Lustful stallions are they, each neighs after another’s wife.

They ought to have taken in the meaning of these verses.

They denied the Lord, saying, “Not he – no evil shall befall us, neither sword nor famine shall we see”.

They ought to have sensed that the emergency was real.

A shocking, horrible thing has happened in the land: the prophets prophesy falsely, and the priests teach as they wish; yet my people will have it so; what will you do when the end comes?

Do we listen any better?  Do we sense the meaning of our genuine prophets today?  Can we see ourselves as we read the words of this prophecy?

See, I will place before these people obstacles to bring them down . . . A tester among my people I have appointed . . . to search and test their way.

When calamity arrives, as it always does in our lives, how do we respond when we are searched and tested by God?  Do we turn to God and intercede for our enemies?  Do we wrangle with our Maker and ask for the answers to our most urgent questions?  Do we seek wisdom, live in patience and active waiting?  Do we maintain fidelity?  Do we beat down the gates of heaven with petitions of outrageous hope?  Do we love our attackers into kindness?  Do we praise God for miracles wrought?  Do we call others to his sacred places?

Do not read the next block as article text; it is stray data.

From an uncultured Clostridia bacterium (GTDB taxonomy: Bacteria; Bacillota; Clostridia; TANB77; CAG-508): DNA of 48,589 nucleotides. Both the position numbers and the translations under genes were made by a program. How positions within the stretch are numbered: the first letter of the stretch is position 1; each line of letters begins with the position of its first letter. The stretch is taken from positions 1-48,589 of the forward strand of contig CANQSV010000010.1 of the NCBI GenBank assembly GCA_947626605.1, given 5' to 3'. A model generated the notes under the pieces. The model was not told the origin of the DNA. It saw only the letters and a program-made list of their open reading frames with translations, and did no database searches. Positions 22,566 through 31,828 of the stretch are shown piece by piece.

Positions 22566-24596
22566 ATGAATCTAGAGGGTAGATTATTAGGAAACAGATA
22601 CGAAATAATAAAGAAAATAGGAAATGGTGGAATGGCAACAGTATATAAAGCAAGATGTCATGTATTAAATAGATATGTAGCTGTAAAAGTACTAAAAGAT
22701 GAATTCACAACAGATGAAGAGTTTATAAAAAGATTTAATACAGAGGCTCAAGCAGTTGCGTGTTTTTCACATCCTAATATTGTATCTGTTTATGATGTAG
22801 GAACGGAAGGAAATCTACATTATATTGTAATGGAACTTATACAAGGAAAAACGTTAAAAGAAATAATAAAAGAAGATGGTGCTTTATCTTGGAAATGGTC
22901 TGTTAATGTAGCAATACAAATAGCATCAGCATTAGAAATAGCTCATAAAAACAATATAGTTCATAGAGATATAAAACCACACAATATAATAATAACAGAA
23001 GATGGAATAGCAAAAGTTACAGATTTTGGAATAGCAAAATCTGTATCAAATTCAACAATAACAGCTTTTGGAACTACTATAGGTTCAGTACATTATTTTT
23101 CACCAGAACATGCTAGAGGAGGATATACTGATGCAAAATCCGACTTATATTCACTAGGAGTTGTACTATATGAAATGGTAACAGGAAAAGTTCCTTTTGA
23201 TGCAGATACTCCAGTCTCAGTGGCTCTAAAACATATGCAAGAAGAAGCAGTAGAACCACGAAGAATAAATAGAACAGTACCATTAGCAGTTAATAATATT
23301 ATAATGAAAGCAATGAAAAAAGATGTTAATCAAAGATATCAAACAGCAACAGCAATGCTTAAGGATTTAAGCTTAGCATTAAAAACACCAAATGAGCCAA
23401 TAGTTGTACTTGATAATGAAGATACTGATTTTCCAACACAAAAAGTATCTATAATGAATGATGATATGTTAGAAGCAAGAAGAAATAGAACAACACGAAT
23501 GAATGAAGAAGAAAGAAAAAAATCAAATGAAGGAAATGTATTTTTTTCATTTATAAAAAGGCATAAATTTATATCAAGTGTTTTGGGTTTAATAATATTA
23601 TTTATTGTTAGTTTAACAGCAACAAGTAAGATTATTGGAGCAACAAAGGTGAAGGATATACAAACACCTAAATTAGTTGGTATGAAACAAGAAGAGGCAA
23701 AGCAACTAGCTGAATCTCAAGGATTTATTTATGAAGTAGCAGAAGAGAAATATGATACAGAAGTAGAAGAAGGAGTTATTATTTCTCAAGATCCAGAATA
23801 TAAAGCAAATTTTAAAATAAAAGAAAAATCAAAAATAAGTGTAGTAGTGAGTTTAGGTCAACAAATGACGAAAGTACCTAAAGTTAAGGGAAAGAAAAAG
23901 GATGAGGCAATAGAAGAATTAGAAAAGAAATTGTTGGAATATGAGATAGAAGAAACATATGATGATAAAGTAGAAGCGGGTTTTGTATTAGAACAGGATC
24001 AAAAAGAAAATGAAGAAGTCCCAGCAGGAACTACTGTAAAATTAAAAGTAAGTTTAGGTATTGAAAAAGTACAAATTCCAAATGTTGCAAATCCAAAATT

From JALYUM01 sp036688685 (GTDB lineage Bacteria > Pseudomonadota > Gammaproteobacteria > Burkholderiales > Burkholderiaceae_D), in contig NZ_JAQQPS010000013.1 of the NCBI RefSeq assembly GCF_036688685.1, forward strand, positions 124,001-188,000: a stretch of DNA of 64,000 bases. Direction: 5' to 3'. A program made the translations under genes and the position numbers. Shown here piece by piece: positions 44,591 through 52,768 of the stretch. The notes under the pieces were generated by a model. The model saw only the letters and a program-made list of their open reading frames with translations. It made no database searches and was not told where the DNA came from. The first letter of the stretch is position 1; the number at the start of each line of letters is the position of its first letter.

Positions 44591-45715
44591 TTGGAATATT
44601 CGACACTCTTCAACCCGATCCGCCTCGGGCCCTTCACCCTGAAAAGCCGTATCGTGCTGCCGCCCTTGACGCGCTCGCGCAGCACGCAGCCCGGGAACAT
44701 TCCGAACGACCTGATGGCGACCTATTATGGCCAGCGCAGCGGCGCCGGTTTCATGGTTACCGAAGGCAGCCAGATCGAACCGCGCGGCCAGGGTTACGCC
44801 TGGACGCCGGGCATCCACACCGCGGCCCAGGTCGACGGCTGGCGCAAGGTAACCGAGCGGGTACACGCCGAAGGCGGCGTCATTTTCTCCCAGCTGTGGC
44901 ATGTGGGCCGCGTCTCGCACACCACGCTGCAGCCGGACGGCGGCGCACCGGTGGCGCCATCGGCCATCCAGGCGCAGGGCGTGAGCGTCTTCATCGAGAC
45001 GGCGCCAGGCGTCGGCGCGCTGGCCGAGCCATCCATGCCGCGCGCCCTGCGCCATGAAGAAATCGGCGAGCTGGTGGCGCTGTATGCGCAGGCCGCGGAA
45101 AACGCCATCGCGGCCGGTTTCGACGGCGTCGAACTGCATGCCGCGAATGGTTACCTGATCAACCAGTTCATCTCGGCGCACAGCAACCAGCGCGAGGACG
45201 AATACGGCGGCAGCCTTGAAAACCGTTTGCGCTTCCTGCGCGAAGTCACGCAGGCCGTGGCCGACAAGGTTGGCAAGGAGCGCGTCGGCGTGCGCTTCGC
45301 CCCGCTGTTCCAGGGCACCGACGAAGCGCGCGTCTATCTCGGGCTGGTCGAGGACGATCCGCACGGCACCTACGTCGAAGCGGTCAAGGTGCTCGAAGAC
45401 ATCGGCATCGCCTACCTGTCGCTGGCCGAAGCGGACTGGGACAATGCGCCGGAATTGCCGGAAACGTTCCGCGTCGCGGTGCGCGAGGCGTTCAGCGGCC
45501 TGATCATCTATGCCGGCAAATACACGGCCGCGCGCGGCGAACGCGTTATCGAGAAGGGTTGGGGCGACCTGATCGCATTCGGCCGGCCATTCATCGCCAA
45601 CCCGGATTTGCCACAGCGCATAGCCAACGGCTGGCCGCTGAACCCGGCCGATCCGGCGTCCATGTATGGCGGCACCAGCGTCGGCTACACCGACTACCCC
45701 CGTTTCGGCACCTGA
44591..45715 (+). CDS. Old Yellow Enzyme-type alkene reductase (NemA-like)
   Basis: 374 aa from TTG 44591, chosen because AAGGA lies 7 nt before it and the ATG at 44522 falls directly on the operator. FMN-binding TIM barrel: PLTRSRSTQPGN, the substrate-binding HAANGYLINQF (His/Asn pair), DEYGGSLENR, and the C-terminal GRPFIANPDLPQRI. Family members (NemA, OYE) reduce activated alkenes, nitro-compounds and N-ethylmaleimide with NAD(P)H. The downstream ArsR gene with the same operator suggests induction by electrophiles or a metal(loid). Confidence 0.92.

This evening, as we close our eyes and our day, we might ask God for the strength, the stamina, the courage to see ourselves as we are, and to turn to God as we are . . . asking to be made anew.


A re-post from April 25, 2012.

Image from: http://www.friendsdisasterservice.org/ 

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1 Samuel 24Escape

Monday, November 19, 2018

Rembrandt: Saul and David

Several weeks ago, we reflected on celebrating escape from something or someone who would have brought us great ruin or harm.  Yesterday’s Gospel gave us the opportunity to examine how Jesus is able to escape the traps laid for him by those who hated him.  Today we take a look at a small portion of the story of David, the young man who is designated as King of Israel by Samuel but who waits his turn as leader of God’s chosen people by resisting the temptation to fight against Saul.  David does not deny that he has been chosen King, nor does he murder Saul in order to take what is his; rather, he abides in God’s will and God’s time . . . and he takes the routes of escape that God offers while he actively waits on the fulfillment of God’s plan.